At a business standpoint in 1994 the first genetically modified crop plant to be wide spread sold in the United States was the FlavrSavr transgenic tomato. In 1995 the BT potato plant, BT stands for Bactillus thuringiesis, was approved safe by the Environmental Protection Agency, which made the Bactillus thuringiensis potato the first pesticide producing crop to be sold on the market in the United States. In 1997 an announcement of the cloning of a transgenic lamb named Polly occurred. It was cloned with the cells engineered with a human gene and a marker gene. With this the cloning of a lamb was combined with genetic modification technology, which creates animals that produce a new protein (A brief history of genetic modification). Unfortunately in September of 1999 the first publicized patient death involved in gene therapy, where the death was caused by the gene therapy itself, was announced. In 2003 the human genome was sequenced (A brief history of genetic modification).

     Major Benefits of genetic engineering include the creation of healthier food options, creating a cheaper and more abundant source of medicine, it also helps in the creation of new and helpful medication to the growing list of ailments in our world.  The agricultural is one of the major benefactors of genetic engineering. Due to the growing population, the demand for food crop has also increased, traditional plant breeding is no longer effective as it used to be. This is where genetic engineering helps out. Researches on plant DNA mutation has yielded in larger crop produce than before and also a variety of new species are formed. Genetic engineering of food has made it possible for the world to produce more food per inhabitant than ever before (Altieri). Genetically engineered bacteria and fungi also have great value in agriculture. Rhizobium, for example, are being applied to soil all over the world in place of expensive nitrogenous fertilizers to produce a large yield of legume crops. Several approaches are being considered to increase legume yields with genetically engineered Rhizobium. (Brill).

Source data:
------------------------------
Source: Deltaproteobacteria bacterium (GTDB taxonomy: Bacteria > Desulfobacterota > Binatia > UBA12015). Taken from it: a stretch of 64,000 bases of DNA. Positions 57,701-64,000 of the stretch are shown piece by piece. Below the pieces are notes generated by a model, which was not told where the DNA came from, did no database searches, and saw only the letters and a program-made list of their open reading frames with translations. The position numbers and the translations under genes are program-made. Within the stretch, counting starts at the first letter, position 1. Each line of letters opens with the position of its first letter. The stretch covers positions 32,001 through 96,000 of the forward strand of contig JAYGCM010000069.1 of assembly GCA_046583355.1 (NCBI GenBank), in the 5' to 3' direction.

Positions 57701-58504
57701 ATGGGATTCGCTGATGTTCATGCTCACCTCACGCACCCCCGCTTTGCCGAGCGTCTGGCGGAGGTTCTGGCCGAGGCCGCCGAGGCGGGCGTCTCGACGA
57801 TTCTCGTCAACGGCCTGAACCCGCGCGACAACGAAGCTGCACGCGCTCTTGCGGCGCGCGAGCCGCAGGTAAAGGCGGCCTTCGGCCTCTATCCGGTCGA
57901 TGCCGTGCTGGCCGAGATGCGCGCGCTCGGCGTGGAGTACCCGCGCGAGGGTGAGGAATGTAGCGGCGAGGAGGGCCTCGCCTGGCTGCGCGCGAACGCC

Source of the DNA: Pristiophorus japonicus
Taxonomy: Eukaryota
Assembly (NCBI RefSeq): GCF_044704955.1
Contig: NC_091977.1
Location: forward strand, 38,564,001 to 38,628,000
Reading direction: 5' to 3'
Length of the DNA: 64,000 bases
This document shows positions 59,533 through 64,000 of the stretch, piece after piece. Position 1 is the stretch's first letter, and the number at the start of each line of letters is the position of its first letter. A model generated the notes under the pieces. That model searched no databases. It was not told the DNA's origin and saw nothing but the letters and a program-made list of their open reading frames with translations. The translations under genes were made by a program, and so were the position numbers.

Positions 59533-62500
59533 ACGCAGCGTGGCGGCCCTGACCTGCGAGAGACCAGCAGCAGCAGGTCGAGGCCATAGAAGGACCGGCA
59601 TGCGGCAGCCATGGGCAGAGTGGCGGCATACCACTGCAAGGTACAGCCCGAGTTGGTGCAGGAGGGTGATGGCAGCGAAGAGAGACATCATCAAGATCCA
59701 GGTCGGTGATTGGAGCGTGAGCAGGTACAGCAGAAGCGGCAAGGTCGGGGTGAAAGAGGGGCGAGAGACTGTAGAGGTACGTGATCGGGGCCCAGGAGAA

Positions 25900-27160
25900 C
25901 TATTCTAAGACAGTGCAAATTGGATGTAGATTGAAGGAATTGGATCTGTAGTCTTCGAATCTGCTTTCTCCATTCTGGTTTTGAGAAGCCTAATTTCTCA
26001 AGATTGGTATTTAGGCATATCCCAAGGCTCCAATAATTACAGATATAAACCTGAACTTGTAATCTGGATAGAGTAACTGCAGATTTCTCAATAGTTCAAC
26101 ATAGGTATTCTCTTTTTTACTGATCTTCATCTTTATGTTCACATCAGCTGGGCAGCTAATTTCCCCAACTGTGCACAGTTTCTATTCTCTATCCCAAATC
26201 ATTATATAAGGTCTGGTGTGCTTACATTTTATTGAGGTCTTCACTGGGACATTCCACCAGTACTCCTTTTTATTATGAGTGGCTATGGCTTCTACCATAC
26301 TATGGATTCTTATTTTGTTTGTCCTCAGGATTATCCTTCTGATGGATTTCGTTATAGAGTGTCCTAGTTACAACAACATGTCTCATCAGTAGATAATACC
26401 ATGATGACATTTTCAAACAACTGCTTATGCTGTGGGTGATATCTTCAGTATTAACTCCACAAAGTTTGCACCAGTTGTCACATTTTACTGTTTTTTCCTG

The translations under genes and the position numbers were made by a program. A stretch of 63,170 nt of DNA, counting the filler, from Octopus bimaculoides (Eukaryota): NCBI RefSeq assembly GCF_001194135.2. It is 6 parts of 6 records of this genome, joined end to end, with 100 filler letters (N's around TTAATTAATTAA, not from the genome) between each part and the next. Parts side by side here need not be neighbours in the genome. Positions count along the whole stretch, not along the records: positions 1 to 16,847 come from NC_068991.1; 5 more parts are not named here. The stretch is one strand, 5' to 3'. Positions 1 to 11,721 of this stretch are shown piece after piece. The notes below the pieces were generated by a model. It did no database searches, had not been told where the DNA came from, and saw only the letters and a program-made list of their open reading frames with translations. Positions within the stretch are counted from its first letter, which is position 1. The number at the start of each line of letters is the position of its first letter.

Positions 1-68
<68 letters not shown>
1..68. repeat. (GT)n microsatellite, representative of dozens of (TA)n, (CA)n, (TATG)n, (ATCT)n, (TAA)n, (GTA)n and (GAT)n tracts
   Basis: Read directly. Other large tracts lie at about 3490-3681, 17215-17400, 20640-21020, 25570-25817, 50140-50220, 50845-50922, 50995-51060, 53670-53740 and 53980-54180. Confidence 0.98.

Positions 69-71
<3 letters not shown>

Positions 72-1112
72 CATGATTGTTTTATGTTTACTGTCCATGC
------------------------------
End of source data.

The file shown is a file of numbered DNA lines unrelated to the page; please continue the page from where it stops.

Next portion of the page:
In summary, Genetic engineering ha quite a history and it is safe to say that quite a number of research has been done concerning genetic engineering. There should still me legal boundaries as to what can be experimented on, and the government should regulate studies done.Genetics mutation has the potential to change our world for good.


  1. Altieri, Miguel A. Genetic engineering in agriculture: the myths, environmental risks, and alternatives. No. 1. Food First Books, 2004.
  2. “A brief history of genetic modification.” n.d. gmeducation.org. Web. 4 November 2013. .
  3.  Brill, Winston J. “Safety concerns and genetic engineering in agriculture.” Science 227 (1985): 381-385.
  4. Butcher, Mavis. “Genetically Modified Food- GM Food List and Information.” 22 September 2009. Disabled World. Web. 19 November 2013.
  5. Engdahl, Sylvia. Genetic Engineering. Detroit: GreenHaven Press, 2006. Print.
  6. Genetic Engineering. Inbreeding. Hybridization 10/23/2013. Selective Breeding vs. Genetic Engineering. Selective Breeding Recombinant DNA. PDF, DocPlayer, docplayer.net/27807986-Genetic-engineering-inbreeding-hybridization-10-23-2013-selective-breeding-vs-genetic-engineering-selective-breeding-recombinant-dna.html.
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History Of Genetic Engineering. (2019, Oct 30). Retrieved March 28, 2023 , from